Former Gibson employees share story of guitar company’s financial fall
The most iconic guitar company in the world, Gibson Brands LLC, filed for Chapter 11 bankruptcy on Tuesday.
Gibson is based in Nashville, and the guitar maker has faced debt for years.
Gibson guitars are everywhere. The most well-known artists have played Gibsons, and it’s not difficult to find musicians playing Gibsons in all the honky tonks on lower Broadway.
Former Gibson employees gave Fox 17 News insight into how this powerhouse guitar company managed to hit rock bottom after more than 100 years in business.
Walter Carter owns Carter Vintage Guitars in Nashville. Carter is also Gibson’s former editorial director and wrote the book ‘Gibson Guitars 100 Years of An American Icon.’
“It's one of the strongest brands in any field,” Carter said.
But the most premier guitar builder in the world has struggled with financial problems and just filed for bankruptcy.
Pat Foley worked 22 years as Gibson’s director of entertainment relations.
“For the years I worked with top artists, the Pages and Claptons and people like that,” Foley said. “I never would have even an opportunity if I wasn't representing such a great brand.”
Foley reported directly to CEO and Chairman Henry Juszkiewicz and said he believes Juszkiewicz tried to expand too quickly at the wrong time and bought too many struggling companies.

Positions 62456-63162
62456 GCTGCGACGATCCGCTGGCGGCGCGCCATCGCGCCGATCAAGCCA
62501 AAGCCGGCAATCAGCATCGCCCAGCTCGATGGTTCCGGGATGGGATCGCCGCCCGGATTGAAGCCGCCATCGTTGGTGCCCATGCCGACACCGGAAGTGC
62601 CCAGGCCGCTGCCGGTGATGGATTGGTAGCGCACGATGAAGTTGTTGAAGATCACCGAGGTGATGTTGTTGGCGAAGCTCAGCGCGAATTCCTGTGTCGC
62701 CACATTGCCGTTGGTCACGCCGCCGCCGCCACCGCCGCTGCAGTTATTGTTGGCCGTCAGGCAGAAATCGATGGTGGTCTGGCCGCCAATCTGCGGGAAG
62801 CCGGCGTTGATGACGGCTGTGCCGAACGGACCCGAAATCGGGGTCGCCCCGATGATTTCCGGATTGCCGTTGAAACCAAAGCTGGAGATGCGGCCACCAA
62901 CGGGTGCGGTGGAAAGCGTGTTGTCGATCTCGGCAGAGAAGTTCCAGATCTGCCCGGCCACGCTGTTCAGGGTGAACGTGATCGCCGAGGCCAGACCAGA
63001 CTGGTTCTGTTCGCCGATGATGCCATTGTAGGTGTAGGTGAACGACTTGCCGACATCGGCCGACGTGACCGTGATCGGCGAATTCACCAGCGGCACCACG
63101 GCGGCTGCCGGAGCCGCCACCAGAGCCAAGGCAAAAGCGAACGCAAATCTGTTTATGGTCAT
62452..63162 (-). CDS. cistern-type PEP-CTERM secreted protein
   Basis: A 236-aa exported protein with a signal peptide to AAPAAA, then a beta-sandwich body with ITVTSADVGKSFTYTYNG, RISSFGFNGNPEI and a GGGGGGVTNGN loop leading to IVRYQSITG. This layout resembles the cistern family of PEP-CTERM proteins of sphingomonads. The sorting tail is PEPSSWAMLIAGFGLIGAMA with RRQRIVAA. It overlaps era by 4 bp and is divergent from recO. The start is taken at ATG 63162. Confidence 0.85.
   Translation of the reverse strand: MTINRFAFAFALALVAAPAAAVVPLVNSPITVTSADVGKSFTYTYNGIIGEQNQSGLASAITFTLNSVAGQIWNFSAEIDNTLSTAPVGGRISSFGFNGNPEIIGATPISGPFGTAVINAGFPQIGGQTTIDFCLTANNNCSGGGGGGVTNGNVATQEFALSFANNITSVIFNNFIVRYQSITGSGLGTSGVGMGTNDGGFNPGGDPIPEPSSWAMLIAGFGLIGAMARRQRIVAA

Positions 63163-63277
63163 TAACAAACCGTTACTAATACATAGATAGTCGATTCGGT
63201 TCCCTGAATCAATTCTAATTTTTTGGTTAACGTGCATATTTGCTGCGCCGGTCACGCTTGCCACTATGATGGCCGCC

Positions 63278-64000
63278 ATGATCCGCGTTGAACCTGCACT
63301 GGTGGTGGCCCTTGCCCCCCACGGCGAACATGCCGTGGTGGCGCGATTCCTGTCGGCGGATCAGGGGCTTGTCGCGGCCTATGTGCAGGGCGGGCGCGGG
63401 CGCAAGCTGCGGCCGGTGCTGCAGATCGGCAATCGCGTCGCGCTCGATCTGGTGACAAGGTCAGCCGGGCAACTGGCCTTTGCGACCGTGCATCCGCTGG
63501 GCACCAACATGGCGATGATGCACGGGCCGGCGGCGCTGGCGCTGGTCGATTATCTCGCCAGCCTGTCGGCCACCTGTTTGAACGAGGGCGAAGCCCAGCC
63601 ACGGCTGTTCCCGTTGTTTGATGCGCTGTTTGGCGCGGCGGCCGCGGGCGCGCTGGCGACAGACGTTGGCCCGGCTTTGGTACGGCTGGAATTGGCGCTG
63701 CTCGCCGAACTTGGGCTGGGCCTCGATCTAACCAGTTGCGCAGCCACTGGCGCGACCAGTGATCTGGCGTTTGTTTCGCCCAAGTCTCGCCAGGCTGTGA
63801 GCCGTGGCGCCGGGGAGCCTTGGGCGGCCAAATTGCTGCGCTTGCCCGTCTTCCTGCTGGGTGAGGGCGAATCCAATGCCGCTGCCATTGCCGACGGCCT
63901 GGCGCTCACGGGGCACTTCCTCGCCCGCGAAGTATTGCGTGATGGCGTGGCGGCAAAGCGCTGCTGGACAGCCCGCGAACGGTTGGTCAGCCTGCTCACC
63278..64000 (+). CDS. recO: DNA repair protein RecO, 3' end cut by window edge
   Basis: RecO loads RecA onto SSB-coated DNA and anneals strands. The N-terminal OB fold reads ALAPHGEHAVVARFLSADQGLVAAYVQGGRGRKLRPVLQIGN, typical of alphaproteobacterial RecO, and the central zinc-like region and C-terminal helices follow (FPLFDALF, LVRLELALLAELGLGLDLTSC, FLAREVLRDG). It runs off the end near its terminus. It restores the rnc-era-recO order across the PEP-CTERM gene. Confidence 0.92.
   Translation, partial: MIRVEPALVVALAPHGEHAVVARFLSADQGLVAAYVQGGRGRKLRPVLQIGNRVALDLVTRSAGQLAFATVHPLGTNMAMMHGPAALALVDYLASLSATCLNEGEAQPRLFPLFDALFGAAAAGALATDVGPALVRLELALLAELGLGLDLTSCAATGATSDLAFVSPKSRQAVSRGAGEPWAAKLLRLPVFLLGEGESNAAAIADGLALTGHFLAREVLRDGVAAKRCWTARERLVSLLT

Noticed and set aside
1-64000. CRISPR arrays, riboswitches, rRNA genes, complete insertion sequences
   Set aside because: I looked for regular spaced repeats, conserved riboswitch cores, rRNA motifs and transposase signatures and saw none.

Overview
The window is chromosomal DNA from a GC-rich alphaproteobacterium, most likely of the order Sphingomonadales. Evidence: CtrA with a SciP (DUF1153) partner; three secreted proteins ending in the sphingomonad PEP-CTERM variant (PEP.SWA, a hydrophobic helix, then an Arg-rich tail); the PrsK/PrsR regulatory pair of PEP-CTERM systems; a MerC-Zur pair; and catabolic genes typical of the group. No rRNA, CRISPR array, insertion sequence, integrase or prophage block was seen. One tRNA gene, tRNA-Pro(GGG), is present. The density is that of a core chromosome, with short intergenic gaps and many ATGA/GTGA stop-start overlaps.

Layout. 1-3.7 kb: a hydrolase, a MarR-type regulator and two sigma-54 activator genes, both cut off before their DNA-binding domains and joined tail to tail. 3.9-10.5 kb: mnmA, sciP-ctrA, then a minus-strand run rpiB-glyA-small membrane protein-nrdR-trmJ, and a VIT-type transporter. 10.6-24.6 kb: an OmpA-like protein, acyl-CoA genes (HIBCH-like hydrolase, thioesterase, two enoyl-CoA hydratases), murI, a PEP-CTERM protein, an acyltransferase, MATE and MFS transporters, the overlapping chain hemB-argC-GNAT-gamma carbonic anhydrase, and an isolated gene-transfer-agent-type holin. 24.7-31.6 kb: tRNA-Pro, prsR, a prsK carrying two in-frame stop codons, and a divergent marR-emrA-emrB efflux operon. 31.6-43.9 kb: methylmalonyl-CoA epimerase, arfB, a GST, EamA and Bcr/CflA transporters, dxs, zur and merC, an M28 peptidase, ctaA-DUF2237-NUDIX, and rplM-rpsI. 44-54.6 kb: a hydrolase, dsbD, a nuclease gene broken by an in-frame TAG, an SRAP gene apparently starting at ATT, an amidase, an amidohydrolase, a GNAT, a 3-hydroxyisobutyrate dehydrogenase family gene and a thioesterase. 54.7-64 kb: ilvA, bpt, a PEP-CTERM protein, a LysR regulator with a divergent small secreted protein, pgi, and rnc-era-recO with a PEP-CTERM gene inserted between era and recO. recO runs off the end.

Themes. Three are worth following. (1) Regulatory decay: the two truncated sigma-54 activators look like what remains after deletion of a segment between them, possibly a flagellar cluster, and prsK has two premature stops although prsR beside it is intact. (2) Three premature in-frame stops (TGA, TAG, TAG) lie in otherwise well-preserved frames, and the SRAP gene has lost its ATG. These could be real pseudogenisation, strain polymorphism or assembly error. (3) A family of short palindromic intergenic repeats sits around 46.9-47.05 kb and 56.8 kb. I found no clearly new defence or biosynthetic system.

“Gibson wanted to be a global lifestyle brand rather than the greatest guitar company in the world,” Foley said.
Steve Christmas worked in Gibson’s custom division for 20.5 years.
“Gibson Custom Division made the most cash, and with that money was spent with these companies in consumer electronics in trying to expand,” Christmas said.
Christmas saw that as a problem since the company was getting to far from their core products, guitars, and instead tried to sell things like speakers, headphones and DJ products.
“I never thought that we could compete in other realms with consumer electronics because that changes constantly every year,” Christmas said. “Guitars are pretty much the same. They've not changed that much and people still appreciate them for what they are.”
“The good news out of this whole story is that Gibson is now going to get back to the fundamentals, to making great guitars, and that was a goldmine,” Foley said.
Gibson Brands’ re-negotiated reorganization plan filed will now allow them to continue operations with $135 million in financing from lenders.
Former employees told Fox 17 News they don’t anticipate the company laying off hourly or production workers since they’re needed to make the guitars here in Nashville.